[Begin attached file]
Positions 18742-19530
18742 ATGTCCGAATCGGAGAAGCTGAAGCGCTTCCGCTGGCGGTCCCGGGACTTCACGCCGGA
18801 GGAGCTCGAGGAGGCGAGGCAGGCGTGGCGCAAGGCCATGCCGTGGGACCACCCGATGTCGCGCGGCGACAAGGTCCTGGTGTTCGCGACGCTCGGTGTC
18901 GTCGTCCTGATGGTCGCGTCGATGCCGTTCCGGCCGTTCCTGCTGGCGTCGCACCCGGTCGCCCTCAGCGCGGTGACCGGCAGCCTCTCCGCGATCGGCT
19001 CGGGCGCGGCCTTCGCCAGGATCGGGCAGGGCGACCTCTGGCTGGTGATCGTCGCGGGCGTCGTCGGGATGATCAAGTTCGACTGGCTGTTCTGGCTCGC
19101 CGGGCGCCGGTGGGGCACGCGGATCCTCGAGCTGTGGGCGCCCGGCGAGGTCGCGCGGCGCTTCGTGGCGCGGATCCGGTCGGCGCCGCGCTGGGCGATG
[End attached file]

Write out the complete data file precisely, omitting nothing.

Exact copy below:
Positions 18742-19530
18742 ATGTCCGAATCGGAGAAGCTGAAGCGCTTCCGCTGGCGGTCCCGGGACTTCACGCCGGA
18801 GGAGCTCGAGGAGGCGAGGCAGGCGTGGCGCAAGGCCATGCCGTGGGACCACCCGATGTCGCGCGGCGACAAGGTCCTGGTGTTCGCGACGCTCGGTGTC
18901 GTCGTCCTGATGGTCGCGTCGATGCCGTTCCGGCCGTTCCTGCTGGCGTCGCACCCGGTCGCCCTCAGCGCGGTGACCGGCAGCCTCTCCGCGATCGGCT
19001 CGGGCGCGGCCTTCGCCAGGATCGGGCAGGGCGACCTCTGGCTGGTGATCGTCGCGGGCGTCGTCGGGATGATCAAGTTCGACTGGCTGTTCTGGCTCGC
19101 CGGGCGCCGGTGGGGCACGCGGATCCTCGAGCTGTGGGCGCCCGGCGAGGTCGCGCGGCGCTTCGTGGCGCGGATCCGGTCGGCGCCGCGCTGGGCGATG